NEW ORLEANS — A recent survey by a local transportation nonprofit found that the loss of the Algiers-Canal Street ferry would have “major” impacts on the metro area, particularly for people who work in the tourism and service industries.
Ride New Orleans spoke with 1,575 individuals who ride the ferry. About half of those people who ride the ferry each day use it to get to and from work. Many of those people work in the hospitality and tourism industry, and 38 percent of those people do not have access to a personal vehicle, according to the Ride New Orleans survey.
But the ferry option could be nearing its end in July, since its funding will end then.
The state Legislature last year voted to separate the Gretna, Algiers and Lower Algiers ferries from their previous funding source: Crescent City Connection bridge tolls. No other source of funding has been identified, and efforts to privatize the ferries has been unsuccessful.
Rachel Heiligman, Ride New Orleans’ executive director, said her group’s survey found that more than half the ferry riders said they would either have a “very difficult time” getting to work or would be unable to get to work if the ferry service is cut.
Heiligman noted that the Regional Transit Authority provides bus service across the river from Algiers to the Central Business District. But, she said, riders from Algiers and other parts of the West Bank would face a longer commute and fewer choices since they would now be required to transfer between a bus and a streetcar and would only have access to two buses crossing the river after 10 p.m.
Right now the Algiers-Canal ferry offers five-minute trips across the river every half hour until 1 a.m.
The survey found that 68 percent of ferry riders would be willing to pay a fare if that would help keep the ferry running.
Right now the only passengers who pay for the service are those who use it to get their vehicles across the river. That fare is $1.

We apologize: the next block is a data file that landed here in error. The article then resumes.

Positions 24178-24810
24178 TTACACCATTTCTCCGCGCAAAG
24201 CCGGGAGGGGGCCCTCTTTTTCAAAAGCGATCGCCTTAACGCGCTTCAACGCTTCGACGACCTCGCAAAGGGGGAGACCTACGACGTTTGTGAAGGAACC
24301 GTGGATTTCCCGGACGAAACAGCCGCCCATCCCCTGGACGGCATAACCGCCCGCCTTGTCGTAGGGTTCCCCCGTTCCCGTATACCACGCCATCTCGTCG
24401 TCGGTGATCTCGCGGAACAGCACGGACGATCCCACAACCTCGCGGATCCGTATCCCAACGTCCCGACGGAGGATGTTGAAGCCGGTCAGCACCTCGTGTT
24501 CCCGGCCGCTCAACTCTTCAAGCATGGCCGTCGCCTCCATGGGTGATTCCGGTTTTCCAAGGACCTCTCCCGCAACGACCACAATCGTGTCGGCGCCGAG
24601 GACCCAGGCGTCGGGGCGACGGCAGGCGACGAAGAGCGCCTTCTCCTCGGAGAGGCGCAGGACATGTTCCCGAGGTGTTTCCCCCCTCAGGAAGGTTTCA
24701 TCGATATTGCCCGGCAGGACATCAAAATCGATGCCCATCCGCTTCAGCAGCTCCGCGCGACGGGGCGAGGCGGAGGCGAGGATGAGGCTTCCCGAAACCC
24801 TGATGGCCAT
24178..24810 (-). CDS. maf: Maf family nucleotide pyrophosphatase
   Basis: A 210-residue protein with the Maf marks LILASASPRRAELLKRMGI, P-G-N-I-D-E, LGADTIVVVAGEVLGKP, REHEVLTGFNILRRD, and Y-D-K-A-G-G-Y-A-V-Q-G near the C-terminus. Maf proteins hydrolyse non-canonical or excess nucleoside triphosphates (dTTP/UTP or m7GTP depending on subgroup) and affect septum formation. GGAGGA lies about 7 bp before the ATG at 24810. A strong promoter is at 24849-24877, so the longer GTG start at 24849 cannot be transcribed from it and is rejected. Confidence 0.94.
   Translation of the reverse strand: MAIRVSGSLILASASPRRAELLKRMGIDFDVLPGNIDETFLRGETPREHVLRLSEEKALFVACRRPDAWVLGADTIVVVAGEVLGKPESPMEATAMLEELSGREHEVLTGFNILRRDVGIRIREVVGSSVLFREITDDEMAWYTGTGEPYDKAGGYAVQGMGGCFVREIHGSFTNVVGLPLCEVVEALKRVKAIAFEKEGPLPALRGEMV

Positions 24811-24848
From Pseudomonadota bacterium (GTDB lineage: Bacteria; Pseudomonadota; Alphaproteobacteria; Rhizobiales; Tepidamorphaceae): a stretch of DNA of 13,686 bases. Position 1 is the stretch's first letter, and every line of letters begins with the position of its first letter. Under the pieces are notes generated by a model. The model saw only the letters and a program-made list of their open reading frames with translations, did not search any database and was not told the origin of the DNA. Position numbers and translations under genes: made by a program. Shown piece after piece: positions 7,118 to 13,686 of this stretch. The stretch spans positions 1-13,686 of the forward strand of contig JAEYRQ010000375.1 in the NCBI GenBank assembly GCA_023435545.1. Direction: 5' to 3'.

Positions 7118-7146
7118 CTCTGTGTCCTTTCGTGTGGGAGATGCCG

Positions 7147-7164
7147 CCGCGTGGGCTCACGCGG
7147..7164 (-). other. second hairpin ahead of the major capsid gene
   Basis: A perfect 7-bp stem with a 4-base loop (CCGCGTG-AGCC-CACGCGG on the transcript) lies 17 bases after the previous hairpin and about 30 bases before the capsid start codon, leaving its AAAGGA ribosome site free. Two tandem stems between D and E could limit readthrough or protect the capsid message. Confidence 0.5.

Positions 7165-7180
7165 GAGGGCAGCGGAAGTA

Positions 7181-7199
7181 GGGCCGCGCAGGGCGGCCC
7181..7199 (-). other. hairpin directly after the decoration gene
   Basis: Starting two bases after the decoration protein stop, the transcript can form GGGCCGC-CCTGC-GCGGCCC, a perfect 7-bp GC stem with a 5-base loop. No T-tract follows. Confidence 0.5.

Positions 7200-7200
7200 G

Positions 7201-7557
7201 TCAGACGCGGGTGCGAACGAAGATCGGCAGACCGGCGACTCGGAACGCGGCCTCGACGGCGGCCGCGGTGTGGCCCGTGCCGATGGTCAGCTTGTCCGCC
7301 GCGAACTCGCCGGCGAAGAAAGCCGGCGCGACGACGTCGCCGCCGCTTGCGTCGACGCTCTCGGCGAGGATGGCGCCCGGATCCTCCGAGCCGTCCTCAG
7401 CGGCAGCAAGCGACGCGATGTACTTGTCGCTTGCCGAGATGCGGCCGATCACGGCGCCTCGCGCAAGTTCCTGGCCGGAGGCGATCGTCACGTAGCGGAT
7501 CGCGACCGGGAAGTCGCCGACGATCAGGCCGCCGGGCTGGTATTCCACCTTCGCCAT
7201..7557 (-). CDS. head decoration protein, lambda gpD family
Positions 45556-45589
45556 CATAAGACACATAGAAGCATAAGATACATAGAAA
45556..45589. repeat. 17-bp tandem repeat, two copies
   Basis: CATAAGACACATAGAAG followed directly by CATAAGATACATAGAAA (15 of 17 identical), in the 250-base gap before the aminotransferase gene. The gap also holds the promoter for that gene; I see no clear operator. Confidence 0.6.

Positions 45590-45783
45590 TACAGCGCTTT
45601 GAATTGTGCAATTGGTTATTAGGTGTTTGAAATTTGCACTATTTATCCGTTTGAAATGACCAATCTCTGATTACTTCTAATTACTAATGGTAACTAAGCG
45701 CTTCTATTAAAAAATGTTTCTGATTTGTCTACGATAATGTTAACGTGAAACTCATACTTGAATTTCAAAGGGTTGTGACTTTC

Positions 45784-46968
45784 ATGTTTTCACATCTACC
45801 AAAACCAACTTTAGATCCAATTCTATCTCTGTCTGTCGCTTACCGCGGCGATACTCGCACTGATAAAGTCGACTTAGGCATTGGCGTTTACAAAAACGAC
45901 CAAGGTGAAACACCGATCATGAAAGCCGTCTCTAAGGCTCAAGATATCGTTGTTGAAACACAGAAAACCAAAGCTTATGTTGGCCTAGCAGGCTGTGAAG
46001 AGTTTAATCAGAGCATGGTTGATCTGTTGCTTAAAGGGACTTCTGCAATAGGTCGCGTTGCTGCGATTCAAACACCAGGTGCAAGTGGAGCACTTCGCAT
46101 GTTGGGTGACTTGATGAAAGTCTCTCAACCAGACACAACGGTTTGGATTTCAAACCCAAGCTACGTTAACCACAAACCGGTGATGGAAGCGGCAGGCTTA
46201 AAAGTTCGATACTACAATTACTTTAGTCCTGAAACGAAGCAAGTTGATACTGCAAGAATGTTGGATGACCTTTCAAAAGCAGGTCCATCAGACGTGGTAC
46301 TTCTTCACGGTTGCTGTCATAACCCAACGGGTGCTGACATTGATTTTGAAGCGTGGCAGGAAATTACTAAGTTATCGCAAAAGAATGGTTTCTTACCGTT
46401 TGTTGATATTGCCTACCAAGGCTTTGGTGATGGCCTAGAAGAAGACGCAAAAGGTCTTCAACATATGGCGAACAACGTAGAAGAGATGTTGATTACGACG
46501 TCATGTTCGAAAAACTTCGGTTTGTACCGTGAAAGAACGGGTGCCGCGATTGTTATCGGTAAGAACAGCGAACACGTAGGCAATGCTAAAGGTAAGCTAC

“Introducing a fare has significant potential to raise revenues to support continued ferry operations,” Heiligman said. “A fare of $1.25 for all ferry riders — consistent with RTA’s bus and streetcar fares — could generate $1.6 million annually.”
That amount, she said, could cover close to half of the $4 million cost of operating and maintaining the Algiers-Canal Street ferry.
The New Orleans Regional Planning Commission in February became responsible for oversight of the Gretna and Algiers ferries. The Louisiana Department of Transportation and Development will continue to fund the Lower Algiers-Chalmette ferry since it believes there should be a bridge there.
The DOTD has said the Gretna ferry will cease operating July 1, and the Algiers Point ferry will see service cuts at the same time due to the lack of funding to continue operations as usual.
RPC Executive Director Walter Brooks has said increased fares for vehicles and new fares for pedestrians could be in the Canal and Gretna ferries’ futures in an effort to lessen or prevent cuts.
An RPC committee has been formed to try to find a solution to the problem, but it was not immediately clear on Monday if that group has devised any plans.
This story was altered on May 7, 2013
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